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Supreme Court revives 'Raging Bull' lawsuit

Monday, May 19, 2014
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Robert De Niro as Jake La Motta in a boxing scene from Martin Scorsese's film "Raging Bull." The Supreme Court ruled Monday that a copyright dispute over the 1980 Oscar-winning movie "Raging Bull" can go another round in court.
Robert De Niro as Jake La Motta in a boxing scene from Martin Scorsese's film "Raging Bull." The Supreme Court ruled Monday that a copyright dispute over the 1980 Oscar-winning movie "Raging Bull" can go another round in court.

— The Supreme Court ruled Monday that a copyright lawsuit over the 1980 Oscar-winning movie "Raging Bull" can go forward, a decision that could open Hollywood studios to more claims from people seeking a share of profits from classic films and TV shows.

In a 6-3 decision, the justices said that Paula Petrella, daughter of the late screenwriter Frank Petrella, did not wait too long to file her lawsuit against Metro-Goldwyn-Mayer claiming an interest in the film.

Petrella's father collaborated with legendary boxer Jake LaMotta on a book and two screenplays, which inspired the movie directed by Martin Scorsese and starring Robert DeNiro. The elder Petrella died in 1981 and the copyrights passed to his daughter.

She sued MGM in 2009 seeking royalties from continuing commercial use of the film. But a federal judge said she waited too long because she had been aware of the potential to file a lawsuit as early as 1991. The 9th U.S. Circuit Court of Appeals agreed, relying on the studio's argument that Petrella's delay of nearly two decades in bringing the case was unreasonable.

The Supreme Court reversed that ruling, giving Petrella a chance to resurrect her lawsuit. The ruling was a blow to movie studios, which have long relied on the legal doctrine of unreasonable delay to prevent distant relatives and estates from bringing copyright claims years or decades after movies have been released.

"What you have now is the ability for a plaintiff to come out of the woodwork and say that some creative work that was a hit in the 70s, 80s or 90s belonged to them," said Brad Newberg a copyright law expert at the Reed Smith law firm in Northern Virginia. "I would say there's now going to be an explosion of these types of cases."

Federal copyright law allows people to bring copyright claims within three years of an infringing act. Petrella's claim fell within that time because the studio continued to release the film on DVD and other formats for years and every new release essentially reset the clock for copyright purposes.

MGM argued that Petrella delayed filing her case on purpose in hopes of getting more money, saying she waited until after the 25th anniversary of the movie in 2005 to press her claim. Meanwhile, the studio had invested $8.5 million to distribute and promote the film assuming there was no other claim to ownership.

That wasn't a problem for the high court. Writing for the majority, Justice Ruth Bader Ginsburg said there "is nothing untoward about waiting to see whether an infringer is making money, so that litigation is worth the candle."

Allowing Petrella's suit to go forward "will put at risk only a fraction of the income MGM has earned during that period and will work no unjust hardship on innocent third parties, such as consumers who have purchased copies of 'Raging Bull,'" Ginsburg said.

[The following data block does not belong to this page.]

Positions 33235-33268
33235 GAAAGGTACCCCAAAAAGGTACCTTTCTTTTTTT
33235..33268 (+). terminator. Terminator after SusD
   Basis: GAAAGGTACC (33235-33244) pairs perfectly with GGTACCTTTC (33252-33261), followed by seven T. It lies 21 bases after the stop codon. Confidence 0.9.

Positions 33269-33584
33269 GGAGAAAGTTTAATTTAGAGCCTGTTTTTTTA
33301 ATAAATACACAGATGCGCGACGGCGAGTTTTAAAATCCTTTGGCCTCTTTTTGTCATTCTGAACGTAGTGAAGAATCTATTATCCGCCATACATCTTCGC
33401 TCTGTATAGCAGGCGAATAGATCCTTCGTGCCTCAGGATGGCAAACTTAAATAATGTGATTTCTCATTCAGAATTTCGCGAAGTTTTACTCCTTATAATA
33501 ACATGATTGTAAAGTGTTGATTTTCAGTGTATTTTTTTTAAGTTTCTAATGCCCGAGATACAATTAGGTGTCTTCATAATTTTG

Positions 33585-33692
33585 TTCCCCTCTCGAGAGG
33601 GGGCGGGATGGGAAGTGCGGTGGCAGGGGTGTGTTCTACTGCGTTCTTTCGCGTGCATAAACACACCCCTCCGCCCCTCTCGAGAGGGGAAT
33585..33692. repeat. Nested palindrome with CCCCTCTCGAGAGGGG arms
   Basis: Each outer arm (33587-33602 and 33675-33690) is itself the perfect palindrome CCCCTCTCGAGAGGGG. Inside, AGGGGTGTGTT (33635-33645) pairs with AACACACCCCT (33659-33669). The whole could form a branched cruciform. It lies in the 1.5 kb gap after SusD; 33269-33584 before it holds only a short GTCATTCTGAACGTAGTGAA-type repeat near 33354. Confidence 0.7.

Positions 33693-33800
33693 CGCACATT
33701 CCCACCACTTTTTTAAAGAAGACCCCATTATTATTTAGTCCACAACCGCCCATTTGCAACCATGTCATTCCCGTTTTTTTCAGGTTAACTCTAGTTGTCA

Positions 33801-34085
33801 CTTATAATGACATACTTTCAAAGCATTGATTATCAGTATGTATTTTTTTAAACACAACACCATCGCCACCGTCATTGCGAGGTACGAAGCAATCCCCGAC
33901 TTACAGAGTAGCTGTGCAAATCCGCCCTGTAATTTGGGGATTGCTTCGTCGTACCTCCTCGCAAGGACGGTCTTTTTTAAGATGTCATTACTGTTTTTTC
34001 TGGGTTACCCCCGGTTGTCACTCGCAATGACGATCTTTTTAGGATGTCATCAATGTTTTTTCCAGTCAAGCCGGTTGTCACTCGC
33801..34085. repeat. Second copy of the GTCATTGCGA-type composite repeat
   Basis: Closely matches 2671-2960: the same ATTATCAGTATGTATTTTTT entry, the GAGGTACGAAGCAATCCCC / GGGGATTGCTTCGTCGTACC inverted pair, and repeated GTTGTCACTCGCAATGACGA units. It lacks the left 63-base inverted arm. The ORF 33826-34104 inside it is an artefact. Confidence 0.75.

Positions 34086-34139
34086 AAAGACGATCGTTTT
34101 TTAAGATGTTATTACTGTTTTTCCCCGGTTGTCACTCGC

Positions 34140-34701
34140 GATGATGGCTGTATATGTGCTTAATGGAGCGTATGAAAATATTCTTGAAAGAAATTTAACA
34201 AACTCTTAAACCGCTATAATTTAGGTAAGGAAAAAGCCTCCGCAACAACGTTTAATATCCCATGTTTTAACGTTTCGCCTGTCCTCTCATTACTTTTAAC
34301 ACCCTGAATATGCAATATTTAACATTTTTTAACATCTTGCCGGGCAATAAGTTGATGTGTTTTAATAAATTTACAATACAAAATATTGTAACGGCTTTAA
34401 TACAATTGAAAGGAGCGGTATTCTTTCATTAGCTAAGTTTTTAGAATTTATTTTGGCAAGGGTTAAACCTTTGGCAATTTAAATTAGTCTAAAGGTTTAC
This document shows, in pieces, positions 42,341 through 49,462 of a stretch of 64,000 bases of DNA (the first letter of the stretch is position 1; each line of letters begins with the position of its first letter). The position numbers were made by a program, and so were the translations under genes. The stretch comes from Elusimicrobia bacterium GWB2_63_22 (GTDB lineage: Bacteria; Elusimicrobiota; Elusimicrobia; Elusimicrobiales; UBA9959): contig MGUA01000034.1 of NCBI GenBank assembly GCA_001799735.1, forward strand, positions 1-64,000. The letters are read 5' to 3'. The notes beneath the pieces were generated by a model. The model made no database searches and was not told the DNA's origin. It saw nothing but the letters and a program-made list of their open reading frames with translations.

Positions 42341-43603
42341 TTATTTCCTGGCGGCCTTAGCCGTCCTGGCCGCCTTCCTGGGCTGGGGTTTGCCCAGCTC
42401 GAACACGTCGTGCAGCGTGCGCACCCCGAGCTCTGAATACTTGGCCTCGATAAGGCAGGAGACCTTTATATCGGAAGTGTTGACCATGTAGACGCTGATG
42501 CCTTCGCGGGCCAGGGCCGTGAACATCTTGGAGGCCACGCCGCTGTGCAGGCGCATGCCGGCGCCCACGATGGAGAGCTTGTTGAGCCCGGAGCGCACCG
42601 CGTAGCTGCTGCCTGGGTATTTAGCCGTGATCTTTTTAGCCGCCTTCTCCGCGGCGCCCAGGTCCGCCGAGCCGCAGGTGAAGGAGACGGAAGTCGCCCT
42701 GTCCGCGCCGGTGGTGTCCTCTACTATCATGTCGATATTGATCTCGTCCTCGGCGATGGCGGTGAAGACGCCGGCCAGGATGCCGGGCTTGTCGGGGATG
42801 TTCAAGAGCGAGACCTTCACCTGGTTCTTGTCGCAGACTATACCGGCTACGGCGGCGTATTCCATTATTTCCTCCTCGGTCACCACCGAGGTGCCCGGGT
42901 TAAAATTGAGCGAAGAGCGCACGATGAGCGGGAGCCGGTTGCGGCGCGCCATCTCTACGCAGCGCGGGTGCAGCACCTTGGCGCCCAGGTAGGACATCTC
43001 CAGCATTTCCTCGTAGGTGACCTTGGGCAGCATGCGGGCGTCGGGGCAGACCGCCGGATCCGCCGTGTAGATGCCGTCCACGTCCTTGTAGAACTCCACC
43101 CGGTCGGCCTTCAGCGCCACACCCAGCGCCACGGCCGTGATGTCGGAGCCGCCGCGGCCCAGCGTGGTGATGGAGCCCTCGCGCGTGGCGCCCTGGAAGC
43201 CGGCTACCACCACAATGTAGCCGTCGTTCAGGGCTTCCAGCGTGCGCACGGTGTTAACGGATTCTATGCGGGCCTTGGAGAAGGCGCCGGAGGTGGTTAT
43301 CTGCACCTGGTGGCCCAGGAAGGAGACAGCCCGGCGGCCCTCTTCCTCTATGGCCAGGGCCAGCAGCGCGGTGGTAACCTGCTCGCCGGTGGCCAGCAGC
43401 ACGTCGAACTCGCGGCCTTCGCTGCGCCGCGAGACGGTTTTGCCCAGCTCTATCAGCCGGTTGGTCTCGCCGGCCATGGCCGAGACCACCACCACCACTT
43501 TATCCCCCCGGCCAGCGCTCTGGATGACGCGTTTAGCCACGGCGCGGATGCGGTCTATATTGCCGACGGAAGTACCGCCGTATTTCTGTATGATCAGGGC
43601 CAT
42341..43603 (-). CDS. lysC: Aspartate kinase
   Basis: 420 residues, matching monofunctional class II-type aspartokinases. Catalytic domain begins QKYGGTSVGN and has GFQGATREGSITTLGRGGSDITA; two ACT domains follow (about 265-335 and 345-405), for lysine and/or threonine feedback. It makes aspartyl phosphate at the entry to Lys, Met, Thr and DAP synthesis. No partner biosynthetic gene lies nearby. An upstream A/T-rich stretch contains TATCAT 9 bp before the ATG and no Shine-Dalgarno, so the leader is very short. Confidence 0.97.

Ginsburg was joined by Justices Antonin Scalia, Clarence Thomas, Samuel Alito, Sonia Sotomayor and Elena Kagan.

In dissent, Justice Stephen Breyer said the legal doctrine of unreasonable delay should apply to Petrella's case because she waited 18 years after renewing her copyright to file a lawsuit. The effect of delaying legal action can give plaintiffs an unfair advantage in a copyright claim as witnesses die and memories fade, Breyer said, and should be a viable defense.

Breyer was joined in dissent by Chief Justice John Roberts and Justice Anthony Kennedy.

Groups including the Motion Picture Association of America, Consumer Electronics Association, DirecTV and TiVo sided with MGM, arguing that it's unfair to allow plaintiffs to wait years or decades to file copyright claims while studios invest millions in their products.

But Petrella won support from groups including the Authors Guild and the Songwriters Guild of America. They argued that the rolling three-year copyright protection is fair to artists and gives them incentive to create their works.

"This is definitely a victory for the little guy," said Jan Constantine, general counsel for the Authors Guild. She called the decision a win for artists "who don't have teams of lawyers and boundless financial resources."

The case is Petrella v. Metro-Goldwyn-Mayer, Inc., 12-1315.

 
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May 19, 2014
7:14 p.m.
birmy says...

I have no problem if the "little guy/gal" who inherited a stake in a successful product gets to have some share of the profits. It seems untoward that studios can simply hope the co-creator dies and in the midst of all the paper shuffling the inheritors get zilch. Here is a novel idea. The 3 people who created Trivial Pursuit were eventually BOUGHT OUT for 80 million prior to a major push by the company to create and fund multiple new revenue streams with regard to the product. Let the studios buy out her interest if they so choose.

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